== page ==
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Insurance Case Digest: Traders Insurance & Surety Co. V.

Golangco, Et Al
(1954)
L-6442 Sep 21, 1954

FACTS:

1. Tomas Lianco and the Archbishop entered into a contract of lease on a parcel of
landowned by church
2. As lessee, Lianco erected a building on the leased portion of the churchs land.
3. Lianco transferred ownership of this building to Kaw Eng Si,who later transferred
the same to Golangco.
4. Transfers were made without the consent of the Archbishop
5. The Archbishop filed an ejectment case against Lianco, who appears to be
occupants of the premises building with others paying rent to Golangco.
6. The right of Golangco to receive rent on the building was judicially recognized in a
case decided between Lianco and others occupying the premises pursuant to a
compromise agreement.
7. The Archbishop did not exercise his option to question Golangcos rights as lessee
8. April 7,1949: Golangco applied for fire insurance with Traders Insurance and
Surety Co.
9. fire insurance policy states: "that all insurancecovered under said policy, includes
the 'rent or othersubject matter of insurance in respect of or inconnection with any
building or any property contained in any building"
10. June 5, 1949: the building premises was burned so Golangco requested
Traders Insurance to pay the insurance amount of 10,000 including the amount of
rent P1,100 monthly.
11. Traders insurance refused to pay the insurance for the rent averring that
Golangco has no insurable interest

ISSUE:
Whether Golangco has insurable interest on the rent of the building premises which may
lawfully/validly be subject of insurance?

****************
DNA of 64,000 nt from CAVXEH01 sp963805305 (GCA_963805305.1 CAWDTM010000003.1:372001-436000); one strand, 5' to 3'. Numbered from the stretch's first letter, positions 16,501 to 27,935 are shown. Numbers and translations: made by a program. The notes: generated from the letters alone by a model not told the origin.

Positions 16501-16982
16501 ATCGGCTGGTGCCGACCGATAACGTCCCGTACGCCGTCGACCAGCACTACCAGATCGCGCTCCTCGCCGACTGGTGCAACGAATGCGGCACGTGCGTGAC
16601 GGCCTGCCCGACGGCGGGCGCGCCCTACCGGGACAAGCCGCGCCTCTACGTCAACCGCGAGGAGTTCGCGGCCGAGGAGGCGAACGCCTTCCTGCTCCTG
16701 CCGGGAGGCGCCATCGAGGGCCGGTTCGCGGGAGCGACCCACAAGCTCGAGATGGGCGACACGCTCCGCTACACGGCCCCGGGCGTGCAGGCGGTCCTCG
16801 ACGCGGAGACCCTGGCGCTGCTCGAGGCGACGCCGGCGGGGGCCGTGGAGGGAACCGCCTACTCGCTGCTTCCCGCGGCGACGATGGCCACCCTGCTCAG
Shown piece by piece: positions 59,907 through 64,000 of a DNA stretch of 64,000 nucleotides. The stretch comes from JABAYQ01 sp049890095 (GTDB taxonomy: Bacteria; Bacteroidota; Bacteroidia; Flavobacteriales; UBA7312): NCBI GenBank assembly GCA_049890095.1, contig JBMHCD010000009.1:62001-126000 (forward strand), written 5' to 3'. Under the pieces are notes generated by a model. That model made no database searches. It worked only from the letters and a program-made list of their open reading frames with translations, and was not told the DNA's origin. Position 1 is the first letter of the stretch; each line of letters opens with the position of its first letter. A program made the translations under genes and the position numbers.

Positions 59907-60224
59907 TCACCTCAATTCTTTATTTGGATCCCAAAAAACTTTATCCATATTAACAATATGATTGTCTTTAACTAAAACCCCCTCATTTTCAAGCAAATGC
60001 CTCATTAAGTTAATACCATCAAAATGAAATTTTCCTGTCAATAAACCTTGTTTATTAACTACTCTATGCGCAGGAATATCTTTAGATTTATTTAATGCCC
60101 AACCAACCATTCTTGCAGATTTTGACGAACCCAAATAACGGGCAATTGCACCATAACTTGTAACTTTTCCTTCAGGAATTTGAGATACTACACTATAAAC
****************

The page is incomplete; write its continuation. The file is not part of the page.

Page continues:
HELD: YES.

Sec. 13 of the Insurance Code


Every interest in the property, whether real or personal, or any relation thereto, or
liability in respect thereof of such nature that a contemplated peril might directly
damnify the insured, is an insurable interest.
Both at the time of the issuance of the policy and at the time of the fire, Golangco
was in legal possession of the premises, collecting rentals from its occupant.
The argument of Traders Insurance that a policy of insurance must specify the
interest of the insured in the property insured, if he is not the absolute owner
thereof, is not meritorious because it was the Traders, not Golangco, who prepared
that policy, and it cannot take advantage of its own acts to plaintiff's detriment;
and, in any case, this provisionwas substantially complied with by Golangco when
he made a full and clear statement of his interests to Trader's manager.
The contract between Lianco and the Archbishop only forbade Lianco from
transferring 'his rights as LESSEE but the contracts Lianco made in favor of Kaw
Eng Siand plaintiff Golangco did not transfer such rights; hence no written consent
thereto was necessary. At worst, the contract would be voidable, but not a void
contract, at the option of the Archbishop and it does not appear that it was ever
exercised